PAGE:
For several years, the Elgie Woods Piano Park, standing at the corner of College and East Oak Streets, was home to beautiful music in the summertime. Like many things, that went away with the arrival of COVID concerns.
This coming week, however, the music is back.
This Thursday, August 11, local string quartet Back Porch Strings will be performing at the park, which was built on the site where the home of notable late piano teacher Woods used to stand and features a unique piano-shaped fountain as its most prominent feature.
Dennis Crist is retired as Somerset Planning & Zoning manager, the position from which he created the park and the "Music in the Park" small concert series that took place there for years.
Nevertheless, he's still involved with that concept, calling it his "pride and joy," and is working to get the series back up and running again.
"I don't know if we're going to get very many (dates at the park) this year ... I'm hoping to get some more booked," said Crist. "Next year, we're going to come back full-bore.
"It will get back up and going," he added. "... I've already got people from out of state calling (interested in participating). We've got national recognition on this thing."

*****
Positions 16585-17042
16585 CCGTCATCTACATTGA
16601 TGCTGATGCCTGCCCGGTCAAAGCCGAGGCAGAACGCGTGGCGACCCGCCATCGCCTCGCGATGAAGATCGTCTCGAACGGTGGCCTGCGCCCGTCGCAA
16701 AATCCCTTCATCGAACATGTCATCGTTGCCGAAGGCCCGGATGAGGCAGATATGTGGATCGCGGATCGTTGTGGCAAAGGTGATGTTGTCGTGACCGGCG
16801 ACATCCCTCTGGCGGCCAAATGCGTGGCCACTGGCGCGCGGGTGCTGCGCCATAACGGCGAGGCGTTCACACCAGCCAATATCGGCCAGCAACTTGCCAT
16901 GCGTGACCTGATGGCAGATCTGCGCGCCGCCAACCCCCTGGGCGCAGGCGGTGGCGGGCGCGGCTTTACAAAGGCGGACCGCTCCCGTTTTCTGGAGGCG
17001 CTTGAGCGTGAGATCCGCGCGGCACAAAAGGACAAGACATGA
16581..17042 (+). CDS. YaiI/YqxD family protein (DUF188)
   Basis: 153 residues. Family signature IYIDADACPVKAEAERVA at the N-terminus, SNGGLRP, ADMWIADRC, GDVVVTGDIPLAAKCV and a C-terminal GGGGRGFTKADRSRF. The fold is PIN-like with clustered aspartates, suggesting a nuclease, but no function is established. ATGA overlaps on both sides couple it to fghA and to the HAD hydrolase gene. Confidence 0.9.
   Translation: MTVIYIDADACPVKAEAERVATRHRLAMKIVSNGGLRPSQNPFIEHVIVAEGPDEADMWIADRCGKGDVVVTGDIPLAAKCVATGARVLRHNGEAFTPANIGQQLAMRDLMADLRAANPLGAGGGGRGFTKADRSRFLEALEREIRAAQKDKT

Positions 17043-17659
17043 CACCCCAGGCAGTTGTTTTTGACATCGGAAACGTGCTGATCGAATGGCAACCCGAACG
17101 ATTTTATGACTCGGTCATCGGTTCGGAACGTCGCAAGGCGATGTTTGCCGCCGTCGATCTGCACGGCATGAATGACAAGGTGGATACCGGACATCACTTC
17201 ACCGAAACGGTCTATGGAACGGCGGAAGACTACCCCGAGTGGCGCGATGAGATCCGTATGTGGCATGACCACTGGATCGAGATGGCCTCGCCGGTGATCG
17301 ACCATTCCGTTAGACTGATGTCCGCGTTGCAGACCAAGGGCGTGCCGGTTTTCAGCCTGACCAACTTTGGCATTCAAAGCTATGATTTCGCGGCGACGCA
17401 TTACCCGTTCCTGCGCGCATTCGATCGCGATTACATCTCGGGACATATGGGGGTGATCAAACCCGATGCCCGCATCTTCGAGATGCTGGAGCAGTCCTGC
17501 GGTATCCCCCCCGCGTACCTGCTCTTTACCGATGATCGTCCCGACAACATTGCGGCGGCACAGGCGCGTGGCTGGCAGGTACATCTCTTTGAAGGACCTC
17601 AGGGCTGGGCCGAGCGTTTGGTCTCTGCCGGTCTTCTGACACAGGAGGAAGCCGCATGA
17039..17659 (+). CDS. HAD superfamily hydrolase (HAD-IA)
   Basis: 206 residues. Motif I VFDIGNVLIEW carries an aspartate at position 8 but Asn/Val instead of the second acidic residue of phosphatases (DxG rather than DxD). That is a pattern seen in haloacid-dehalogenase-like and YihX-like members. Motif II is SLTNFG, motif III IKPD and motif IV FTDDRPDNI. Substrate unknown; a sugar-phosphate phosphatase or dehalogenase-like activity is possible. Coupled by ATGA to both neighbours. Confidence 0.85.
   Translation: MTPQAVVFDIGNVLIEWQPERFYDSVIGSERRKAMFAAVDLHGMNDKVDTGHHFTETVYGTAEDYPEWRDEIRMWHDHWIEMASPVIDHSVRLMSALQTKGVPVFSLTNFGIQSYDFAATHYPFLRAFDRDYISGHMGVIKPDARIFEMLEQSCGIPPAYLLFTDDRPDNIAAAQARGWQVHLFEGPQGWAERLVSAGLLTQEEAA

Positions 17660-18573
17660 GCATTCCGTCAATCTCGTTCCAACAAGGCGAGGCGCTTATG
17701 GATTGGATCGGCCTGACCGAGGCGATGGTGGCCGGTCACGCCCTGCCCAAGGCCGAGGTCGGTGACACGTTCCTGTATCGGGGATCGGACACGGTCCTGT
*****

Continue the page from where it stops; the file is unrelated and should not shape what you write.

The series traditionally ended around September, so there would only be room for a couple more dates anyway this year, he noted.
The concerts had not been held since 2019, as the summer series in 2020 would have started after the COVID shutdowns began.
"We have a lot of elderly people coming there, and I didn't want to take the chance of getting anybody infected," said Crist.
This Thursday at 7 p.m., Back Porch Strings will be performing a variety of genres, everything from Beethoven to The Beatles.
Bill McNeil plays the violin in the group, along with his former student and young violin talent Maia Loiacono, and two other local teachers — Patty Isaacs on the viola and Lynn Shearer on cello.
"We call ourselves 'Back Porch Strings,' because we play on Patti's back porch quite a bit," said McNeil.
He noted that he's pleased to be a part of getting "Music at the Park" up and going again.
"I've been involved with that and been on that stage several times with different groups and have been to a lot of the concerts," he said. "They're just delightful. It gives the neighborhood a chance to get together and enjoy themselves and an event that's going on."
The event Thursday at the park is free to the public. People are encouraged to bring a lawn chair or blanket for seating.
In case of bad weather, St. Patrick's Episcopal Church will be used as a back-up location, said McNeil.
Other Piano Park events will be announced as they are scheduled.